Afro-Americans
  • Bangs, Chester H. Letter, 1861 Sept. 29. 2 items. Letter describing the hardships of a soldier's life, mentions blacks and the size of the army around Washington. Expects to be home by the new year. Includes brief service history. Bio: Bangs, a resident of Napoleon (MI), served in the 7th Michigan Infantry, Company B.
  • Bradish, Orrin H. Diary, 1864. 1 vol. (142 pages). Brief entries describing weather; duties; deaths; and activities of units in the area, occasionally involving local negroes. A brief service history is also included. Bio: Bradish was a resident of Madison (MI) who served in the 18th Michigan Infantry, Company I
  • Chet (Union Soldier). Letter, 1861 Aug 7. 1 item (3 pages). Letter written to a "friend." Relates news of mutual acquaintances, rumors of unit reorganizations that would allow troops to return home, estimates total Confederate forces at 240,000, and rumors that many slaves are in the Confederate cavalry and are escaping. Bio: Served with the 2nd Michigan Infantry.
  • Crury, O.S. Letters, 1864 Mar. 2 items. Letters to wife and children describing the daily routine, negroes enlisting, a description of the area around Chattanooga, TN, and local women. Bio: Union soldier in the Civil War.
  • Ely, Ralph, 1819-1893. Papers, 1863-1943, 1861-1869. 9 items. Papers, include: diary, transcript of diary, and genealogies. Diary discusses health, unit movements, daily activities, negroes, and contains detailed descriptions of scouting activities. Includes brief service history. Born in New York State in 1819, Ely moved to Ionia County (MI) in 1846; moved to Alma (MI) in 1854, and served with the 8th Michigan Infantry, Company C. He rose to the rank of brigadier general. Ely became a state senator in 1873.
  • 7. Diary of Ira M. B. Gillaspie Co C Mich Inft writen in the arme 1861-62 and 3, 1861-1958, bulk, 1861-1863. 2 items. Diary primarily relating daily activities. Discusses illness, exhibits a negative attitude towards blacks, and has an account of the battle of Stone River (Murfreesboro, TN). Includes brief service history. Bio: Gillaspie was a resident of St. Joseph County, MI
  • Hadley, L. Papers, 1863. 4 items. Letters and excerpts from diary discussing cavalry operations, gunboats, and an engagement with black troops. Bio: Hadley served with the Union cavalry.
  • Hitchcock, E. E. Correspondence, 1862. 1 folder. Letter (photostat) sent from Washington (D.C.) to "dear sister," dated Oct. 20, 1862, and the typescript. The letter describes his life as a soldier, winter quarters, conditions near battlefields, and stories about blacks. Mentions Martha Hazerd at home; Dwight James, the sister's sweetheart; and a man named Tower in the Maryland (Infantry?), 7th Regiment. Bio: Notes added to the transcript state that Hitchcock, a Union soldier, was killed near the Potomac River. Dwight James survived to marry Hitchock's sister.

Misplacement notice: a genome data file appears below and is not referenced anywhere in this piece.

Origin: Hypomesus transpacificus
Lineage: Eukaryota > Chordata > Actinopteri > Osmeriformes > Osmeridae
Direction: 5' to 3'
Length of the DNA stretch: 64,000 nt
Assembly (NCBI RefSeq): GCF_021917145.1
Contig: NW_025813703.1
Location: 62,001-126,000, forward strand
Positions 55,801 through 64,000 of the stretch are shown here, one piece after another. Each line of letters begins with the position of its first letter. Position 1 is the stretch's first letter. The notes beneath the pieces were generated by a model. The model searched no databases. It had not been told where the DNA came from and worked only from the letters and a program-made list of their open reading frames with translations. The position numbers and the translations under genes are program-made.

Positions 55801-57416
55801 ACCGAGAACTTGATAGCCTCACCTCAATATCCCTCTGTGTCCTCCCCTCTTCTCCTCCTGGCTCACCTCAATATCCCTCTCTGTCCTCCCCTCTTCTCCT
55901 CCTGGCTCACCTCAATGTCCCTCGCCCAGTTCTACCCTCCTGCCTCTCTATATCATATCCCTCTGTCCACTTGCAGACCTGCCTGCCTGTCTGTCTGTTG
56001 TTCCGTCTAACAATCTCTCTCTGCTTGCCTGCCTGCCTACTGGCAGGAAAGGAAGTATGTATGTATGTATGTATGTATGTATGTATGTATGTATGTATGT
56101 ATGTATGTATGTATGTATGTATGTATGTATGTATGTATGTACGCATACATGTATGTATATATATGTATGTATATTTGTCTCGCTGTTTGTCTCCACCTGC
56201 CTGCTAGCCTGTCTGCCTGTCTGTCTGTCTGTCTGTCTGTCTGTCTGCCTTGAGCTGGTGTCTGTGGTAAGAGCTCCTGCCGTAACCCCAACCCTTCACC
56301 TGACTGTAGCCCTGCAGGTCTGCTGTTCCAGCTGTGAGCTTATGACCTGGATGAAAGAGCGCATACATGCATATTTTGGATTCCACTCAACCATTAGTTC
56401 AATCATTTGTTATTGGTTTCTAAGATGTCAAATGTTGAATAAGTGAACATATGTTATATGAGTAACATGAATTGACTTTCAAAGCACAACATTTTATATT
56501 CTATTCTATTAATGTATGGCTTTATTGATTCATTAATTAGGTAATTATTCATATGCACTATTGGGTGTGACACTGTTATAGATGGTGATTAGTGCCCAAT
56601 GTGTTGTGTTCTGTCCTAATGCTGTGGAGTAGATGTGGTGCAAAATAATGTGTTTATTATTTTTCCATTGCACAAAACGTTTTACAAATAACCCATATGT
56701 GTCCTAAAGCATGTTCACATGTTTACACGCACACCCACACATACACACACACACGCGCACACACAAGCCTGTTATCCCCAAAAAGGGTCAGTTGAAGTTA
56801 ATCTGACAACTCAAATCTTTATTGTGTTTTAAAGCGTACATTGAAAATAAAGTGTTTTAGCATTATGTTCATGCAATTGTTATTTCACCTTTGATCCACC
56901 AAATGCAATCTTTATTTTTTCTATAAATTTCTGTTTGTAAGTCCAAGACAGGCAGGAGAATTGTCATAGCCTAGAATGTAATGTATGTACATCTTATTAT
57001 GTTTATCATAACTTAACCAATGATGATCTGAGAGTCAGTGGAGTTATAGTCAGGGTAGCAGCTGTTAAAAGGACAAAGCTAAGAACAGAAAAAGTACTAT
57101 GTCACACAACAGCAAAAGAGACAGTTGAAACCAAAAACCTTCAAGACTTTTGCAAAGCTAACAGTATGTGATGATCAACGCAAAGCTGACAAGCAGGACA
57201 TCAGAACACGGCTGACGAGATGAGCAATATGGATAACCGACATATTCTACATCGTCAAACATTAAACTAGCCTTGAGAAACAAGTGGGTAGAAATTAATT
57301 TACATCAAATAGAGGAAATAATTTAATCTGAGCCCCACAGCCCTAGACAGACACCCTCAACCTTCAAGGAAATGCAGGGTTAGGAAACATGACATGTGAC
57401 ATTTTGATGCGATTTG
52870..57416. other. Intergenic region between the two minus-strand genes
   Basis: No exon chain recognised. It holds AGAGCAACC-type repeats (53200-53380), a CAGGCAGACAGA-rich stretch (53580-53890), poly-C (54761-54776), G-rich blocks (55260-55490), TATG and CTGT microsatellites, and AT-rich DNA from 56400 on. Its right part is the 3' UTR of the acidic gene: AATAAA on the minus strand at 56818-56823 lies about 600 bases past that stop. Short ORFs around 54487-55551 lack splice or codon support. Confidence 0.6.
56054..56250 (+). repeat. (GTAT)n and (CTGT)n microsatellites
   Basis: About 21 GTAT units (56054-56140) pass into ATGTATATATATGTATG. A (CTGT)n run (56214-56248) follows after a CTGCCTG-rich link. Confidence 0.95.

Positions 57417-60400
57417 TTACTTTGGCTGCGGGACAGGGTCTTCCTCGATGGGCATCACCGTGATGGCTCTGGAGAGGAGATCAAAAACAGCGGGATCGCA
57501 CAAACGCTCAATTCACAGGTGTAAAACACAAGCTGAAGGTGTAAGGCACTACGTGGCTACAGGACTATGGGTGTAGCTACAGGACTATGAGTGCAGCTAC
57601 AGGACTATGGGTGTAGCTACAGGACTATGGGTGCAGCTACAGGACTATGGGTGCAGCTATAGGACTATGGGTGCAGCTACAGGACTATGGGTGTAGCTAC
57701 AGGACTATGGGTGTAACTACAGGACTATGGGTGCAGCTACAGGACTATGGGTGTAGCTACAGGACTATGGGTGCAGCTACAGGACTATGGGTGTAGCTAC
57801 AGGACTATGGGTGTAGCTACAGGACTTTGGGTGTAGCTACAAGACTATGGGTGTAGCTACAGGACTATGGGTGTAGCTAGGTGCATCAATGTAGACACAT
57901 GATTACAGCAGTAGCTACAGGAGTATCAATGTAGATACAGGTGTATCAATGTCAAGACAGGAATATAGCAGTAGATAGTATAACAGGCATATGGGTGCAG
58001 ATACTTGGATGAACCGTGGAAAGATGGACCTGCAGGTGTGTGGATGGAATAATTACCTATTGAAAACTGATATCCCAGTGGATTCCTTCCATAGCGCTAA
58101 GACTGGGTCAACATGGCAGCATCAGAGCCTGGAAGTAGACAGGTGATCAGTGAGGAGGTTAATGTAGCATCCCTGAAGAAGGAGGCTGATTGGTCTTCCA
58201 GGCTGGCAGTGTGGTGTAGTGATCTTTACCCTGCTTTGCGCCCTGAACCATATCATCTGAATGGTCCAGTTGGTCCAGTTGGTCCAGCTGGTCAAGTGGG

• Hodskin. Charles Horace, 1837-1905. Papers, 1861, 1905. .25 cubic ft. (in 1 box). IL Papers, 1861-1905 and undated, include biographical material, certificates, Civil War diary, and correspondence, and daguerreotypes. The Civil War materials, 1861-1864, discuss the weather; drills; skirmishes; major General A. E. Burnside's military failures; heavy losses; U.S. Colored Troops; and marches to Bardston, Lebanon, Jamestown, and Memphis (TN). Bio: Hodskin, born on Aug. 22, 1837, moved to Battle Creek (MI). He served in the Michigan Infantry 2nd Regiment during the Civil War and was eventually honorably discharged with the rank of Captain in 1864. He died on Feb. 18, 1905, in Manistee (Mich.).
  • Le Conte, John Lawrence, 1825-1883. Family Correspondence, 1860, 1866. 1 folder. Four photocopied letters from and to Le Conte and his cousin, Mathilda (Tillie) Harden, later the wife of Sumner Stevens, in Macon (Ga.). Letters discuss politics, slaves, freedmen, economics of Southern life, and North versus South. There is also a copy of Le Conte's biography. Bio: Le Conte (1825-1883) was recognized at home and abroad as the greatest entomologist that America ever produced. He was married to Helen. His cousin, Mathilda Harden, married Sumner Stevens and lived in Macon (Ga.).
  • Townsend, Edward D., 1817-1893. United States Colored Troops Circulars, 1864. 1 folder. Printed circulars include: #60 (Aug. 1, 1864) re: surveying troop members as to whether or not they were free men by April 19, 1861; #49 (June 28, 1864) re: method to fill vacant officer positions; and #26 (March 21, 1864) re: mustering reports. A photocopy of Townsend's biography is included. Bio: Townsend was Assistant Adjutant General during the Civil War.